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Gathered together for the first time on Universal Music labels, including several first CD releases on Decca, is the orchestral legacy of an inimitable genius of the podium: Hans Knappertsbusch. Even in his own lifetime, Hans Knappertsbusch divided opinion, between listeners affronted by technical slips caused by his notorious aversion to rehearsal and those who saw in him the last representative of a performing tradition dating back to Richard Wagner. Working mostly in the opera houses of Munich and Vienna, he never became music director of a symphony orchestra, but his postwar Decca recordings of central repertoire from Beethoven to Strauss, including three distinguished concerto collaborations with Clifford Curzon, preserve interpretations of a flexibility, sweep and grandeur scarcely imaginable today. For Decca, Knappertsbusch recorded with the great orchestras of London, Paris, Zurich, Geneva and Vienna. The orchestral discography began with Brahms's Second Symphony with the Suisse Romande, Wagnerian 'bleeding chunks' in the Kingsway Hall in December 1947 and ended in February 1960 in the Sofiensaal of Vienna, conducting Tchaikovsky's Nutcracker Suite with a delicacy and grace that will surprise listeners who think of him only as the high priest of Parsifal at Bayreuth. The box is full of such surprises: an album of Strauss waltzes and polkas that turns on a sixpence; nimble Bruckner scherzos; one of the swiftest versions of Tod und Verklärung on record. Once introduced to Clifford Curzon, Knappertsbusch was immediately enthusiastic about performing and recording with 'this great English gentleman'; their versions of Beethoven's Fourth and Fifth and Brahms's Second have long been mainstays of the Decca catalogue. Much else here is newly remastered and now widely available on Decca for the first time in many years, such as Wagnerian overtures and preludes with the Zurich Tonhalle (1947) and the London Philharmonic (1948) orchestras. Bruckner's Symphonies Nos. 3-5 (1954-6) preserve Knappertsbusch's profound working relationship with the VPO at it's most harmonious. A magnificently trenchant Brahms album with the VPO in 1957 also features Lucretia West in the Alto Rhapsody. For devotees and sceptics alike, this box offers revelations and the opportunity to reassess the art of a conductor held in the deepest affection by many of the musicians and singers who worked with him.
Gathered together for the first time on Universal Music labels, including several first CD releases on Decca, is the orchestral legacy of an inimitable genius of the podium: Hans Knappertsbusch. Even in his own lifetime, Hans Knappertsbusch divided opinion, between listeners affronted by technical slips caused by his notorious aversion to rehearsal and those who saw in him the last representative of a performing tradition dating back to Richard Wagner. Working mostly in the opera houses of Munich and Vienna, he never became music director of a symphony orchestra, but his postwar Decca recordings of central repertoire from Beethoven to Strauss, including three distinguished concerto collaborations with Clifford Curzon, preserve interpretations of a flexibility, sweep and grandeur scarcely imaginable today. For Decca, Knappertsbusch recorded with the great orchestras of London, Paris, Zurich, Geneva and Vienna. The orchestral discography began with Brahms's Second Symphony with the Suisse Romande, Wagnerian 'bleeding chunks' in the Kingsway Hall in December 1947 and ended in February 1960 in the Sofiensaal of Vienna, conducting Tchaikovsky's Nutcracker Suite with a delicacy and grace that will surprise listeners who think of him only as the high priest of Parsifal at Bayreuth. The box is full of such surprises: an album of Strauss waltzes and polkas that turns on a sixpence; nimble Bruckner scherzos; one of the swiftest versions of Tod und Verklärung on record. Once introduced to Clifford Curzon, Knappertsbusch was immediately enthusiastic about performing and recording with 'this great English gentleman'; their versions of Beethoven's Fourth and Fifth and Brahms's Second have long been mainstays of the Decca catalogue. Much else here is newly remastered and now widely available on Decca for the first time in many years, such as Wagnerian overtures and preludes with the Zurich Tonhalle (1947) and the London Philharmonic (1948) orchestras. Bruckner's Symphonies Nos. 3-5 (1954-6) preserve Knappertsbusch's profound working relationship with the VPO at it's most harmonious. A magnificently trenchant Brahms album with the VPO in 1957 also features Lucretia West in the Alto Rhapsody. For devotees and sceptics alike, this box offers revelations and the opportunity to reassess the art of a conductor held in the deepest affection by many of the musicians and singers who worked with him.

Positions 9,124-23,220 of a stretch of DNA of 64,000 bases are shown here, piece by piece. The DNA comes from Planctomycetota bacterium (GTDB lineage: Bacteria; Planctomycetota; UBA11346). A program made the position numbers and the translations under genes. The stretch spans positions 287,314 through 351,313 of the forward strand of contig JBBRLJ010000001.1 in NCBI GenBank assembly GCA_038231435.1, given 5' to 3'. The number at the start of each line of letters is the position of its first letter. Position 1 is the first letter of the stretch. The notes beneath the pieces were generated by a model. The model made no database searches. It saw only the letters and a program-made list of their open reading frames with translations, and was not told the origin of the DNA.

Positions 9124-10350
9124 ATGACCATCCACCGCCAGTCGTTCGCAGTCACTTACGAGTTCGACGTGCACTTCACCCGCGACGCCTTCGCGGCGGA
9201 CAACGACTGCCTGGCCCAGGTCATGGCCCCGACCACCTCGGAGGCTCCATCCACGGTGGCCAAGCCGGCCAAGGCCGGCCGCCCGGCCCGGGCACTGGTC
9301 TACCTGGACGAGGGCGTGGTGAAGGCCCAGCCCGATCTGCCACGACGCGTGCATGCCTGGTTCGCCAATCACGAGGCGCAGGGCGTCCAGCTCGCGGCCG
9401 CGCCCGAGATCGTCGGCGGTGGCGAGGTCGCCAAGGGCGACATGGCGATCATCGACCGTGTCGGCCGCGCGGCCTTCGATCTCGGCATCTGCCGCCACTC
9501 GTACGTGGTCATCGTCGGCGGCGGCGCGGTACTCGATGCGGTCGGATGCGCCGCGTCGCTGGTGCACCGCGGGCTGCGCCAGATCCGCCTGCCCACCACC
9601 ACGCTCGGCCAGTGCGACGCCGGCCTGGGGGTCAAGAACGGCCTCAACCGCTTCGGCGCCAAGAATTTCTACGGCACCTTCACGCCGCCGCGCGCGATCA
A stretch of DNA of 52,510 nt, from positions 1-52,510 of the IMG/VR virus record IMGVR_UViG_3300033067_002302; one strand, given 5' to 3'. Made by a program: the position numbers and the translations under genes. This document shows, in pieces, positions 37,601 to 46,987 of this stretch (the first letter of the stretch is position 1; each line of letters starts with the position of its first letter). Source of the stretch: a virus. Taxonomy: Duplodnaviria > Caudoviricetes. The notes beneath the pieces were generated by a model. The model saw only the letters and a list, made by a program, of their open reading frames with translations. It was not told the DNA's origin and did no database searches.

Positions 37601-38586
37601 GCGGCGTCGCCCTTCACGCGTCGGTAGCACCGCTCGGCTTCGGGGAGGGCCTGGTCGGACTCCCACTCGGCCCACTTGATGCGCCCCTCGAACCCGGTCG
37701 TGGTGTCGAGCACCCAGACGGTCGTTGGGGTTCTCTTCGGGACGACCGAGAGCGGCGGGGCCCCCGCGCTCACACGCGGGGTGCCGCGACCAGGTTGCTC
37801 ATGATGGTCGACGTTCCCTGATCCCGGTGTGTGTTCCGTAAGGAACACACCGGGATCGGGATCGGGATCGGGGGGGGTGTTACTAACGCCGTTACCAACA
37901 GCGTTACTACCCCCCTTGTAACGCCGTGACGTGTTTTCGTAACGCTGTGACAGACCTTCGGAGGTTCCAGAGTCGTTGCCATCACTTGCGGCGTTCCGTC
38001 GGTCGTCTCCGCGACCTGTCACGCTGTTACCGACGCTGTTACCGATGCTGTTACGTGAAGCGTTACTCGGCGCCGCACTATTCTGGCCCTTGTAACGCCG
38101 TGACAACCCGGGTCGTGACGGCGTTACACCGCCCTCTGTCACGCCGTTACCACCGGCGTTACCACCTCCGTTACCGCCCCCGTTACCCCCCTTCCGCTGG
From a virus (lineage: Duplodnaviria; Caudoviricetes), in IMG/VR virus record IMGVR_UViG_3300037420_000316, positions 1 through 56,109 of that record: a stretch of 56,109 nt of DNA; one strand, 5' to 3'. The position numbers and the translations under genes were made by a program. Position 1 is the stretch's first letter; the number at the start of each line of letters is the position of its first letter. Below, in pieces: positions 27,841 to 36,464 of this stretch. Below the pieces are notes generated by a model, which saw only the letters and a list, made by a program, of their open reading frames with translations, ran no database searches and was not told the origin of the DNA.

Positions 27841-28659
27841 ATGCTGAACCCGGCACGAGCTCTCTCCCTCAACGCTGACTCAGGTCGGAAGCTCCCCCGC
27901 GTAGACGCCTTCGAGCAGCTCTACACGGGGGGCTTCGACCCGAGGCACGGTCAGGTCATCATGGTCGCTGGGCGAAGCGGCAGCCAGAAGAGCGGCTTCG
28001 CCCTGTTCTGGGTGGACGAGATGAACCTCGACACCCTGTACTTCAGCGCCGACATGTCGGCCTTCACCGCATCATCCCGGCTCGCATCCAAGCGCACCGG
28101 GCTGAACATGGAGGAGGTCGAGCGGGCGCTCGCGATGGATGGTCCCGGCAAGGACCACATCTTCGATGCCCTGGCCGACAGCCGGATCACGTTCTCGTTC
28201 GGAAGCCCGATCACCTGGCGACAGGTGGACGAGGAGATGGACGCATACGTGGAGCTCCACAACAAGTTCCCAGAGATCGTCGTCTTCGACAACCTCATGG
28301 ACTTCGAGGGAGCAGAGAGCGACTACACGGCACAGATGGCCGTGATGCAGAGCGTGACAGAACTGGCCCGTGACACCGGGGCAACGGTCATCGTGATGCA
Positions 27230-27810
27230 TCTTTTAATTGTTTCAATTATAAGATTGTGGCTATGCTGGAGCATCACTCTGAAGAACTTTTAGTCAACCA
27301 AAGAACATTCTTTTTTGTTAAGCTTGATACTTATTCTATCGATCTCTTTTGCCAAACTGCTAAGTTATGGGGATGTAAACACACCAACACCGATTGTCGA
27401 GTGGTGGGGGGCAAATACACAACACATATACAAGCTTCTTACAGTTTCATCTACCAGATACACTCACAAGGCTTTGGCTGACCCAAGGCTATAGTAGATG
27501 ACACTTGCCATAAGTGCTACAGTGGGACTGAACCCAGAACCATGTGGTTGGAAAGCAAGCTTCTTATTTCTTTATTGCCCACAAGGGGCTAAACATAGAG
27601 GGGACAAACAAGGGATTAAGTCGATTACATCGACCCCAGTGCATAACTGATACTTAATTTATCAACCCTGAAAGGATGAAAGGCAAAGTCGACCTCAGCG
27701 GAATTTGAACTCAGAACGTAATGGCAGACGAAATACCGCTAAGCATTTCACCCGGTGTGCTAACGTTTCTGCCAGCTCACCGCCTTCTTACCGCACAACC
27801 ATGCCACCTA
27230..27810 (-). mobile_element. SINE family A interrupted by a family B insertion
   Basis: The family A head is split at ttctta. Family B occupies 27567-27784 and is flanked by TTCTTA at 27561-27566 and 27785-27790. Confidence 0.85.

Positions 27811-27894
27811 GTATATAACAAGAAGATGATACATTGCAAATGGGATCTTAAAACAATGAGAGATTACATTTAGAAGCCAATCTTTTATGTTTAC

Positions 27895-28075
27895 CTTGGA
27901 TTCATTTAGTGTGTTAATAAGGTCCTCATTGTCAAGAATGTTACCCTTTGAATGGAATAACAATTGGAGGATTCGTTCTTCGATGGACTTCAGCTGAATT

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Gathered together for the first time on Universal Music labels, including several first CD releases on Decca, is the orchestral legacy of an inimitable genius of the podium: Hans Knappertsbusch. Even in his own lifetime, Hans Knappertsbusch divided opinion, between listeners affronted by technical slips caused by his notorious aversion to rehearsal and those who saw in him the last representative of a performing tradition dating back to Richard Wagner. Working mostly in the opera houses of Munich and Vienna, he never became music director of a symphony orchestra, but his postwar Decca recordings of central repertoire from Beethoven to Strauss, including three distinguished concerto collaborations with Clifford Curzon, preserve interpretations of a flexibility, sweep and grandeur scarcely imaginable today. For Decca, Knappertsbusch recorded with the great orchestras of London, Paris, Zurich, Geneva and Vienna. The orchestral discography began with Brahms's Second Symphony with the Suisse Romande, Wagnerian 'bleeding chunks' in the Kingsway Hall in December 1947 and ended in February 1960 in the Sofiensaal of Vienna, conducting Tchaikovsky's Nutcracker Suite with a delicacy and grace that will surprise listeners who think of him only as the high priest of Parsifal at Bayreuth. The box is full of such surprises: an album of Strauss waltzes and polkas that turns on a sixpence; nimble Bruckner scherzos; one of the swiftest versions of Tod und Verklärung on record. Once introduced to Clifford Curzon, Knappertsbusch was immediately enthusiastic about performing and recording with 'this great English gentleman'; their versions of Beethoven's Fourth and Fifth and Brahms's Second have long been mainstays of the Decca catalogue. Much else here is newly remastered and now widely available on Decca for the first time in many years, such as Wagnerian overtures and preludes with the Zurich Tonhalle (1947) and the London Philharmonic (1948) orchestras. Bruckner's Symphonies Nos. 3-5 (1954-6) preserve Knappertsbusch's profound working relationship with the VPO at it's most harmonious. A magnificently trenchant Brahms album with the VPO in 1957 also features Lucretia West in the Alto Rhapsody. For devotees and sceptics alike, this box offers revelations and the opportunity to reassess the art of a conductor held in the deepest affection by many of the musicians and singers who worked with him.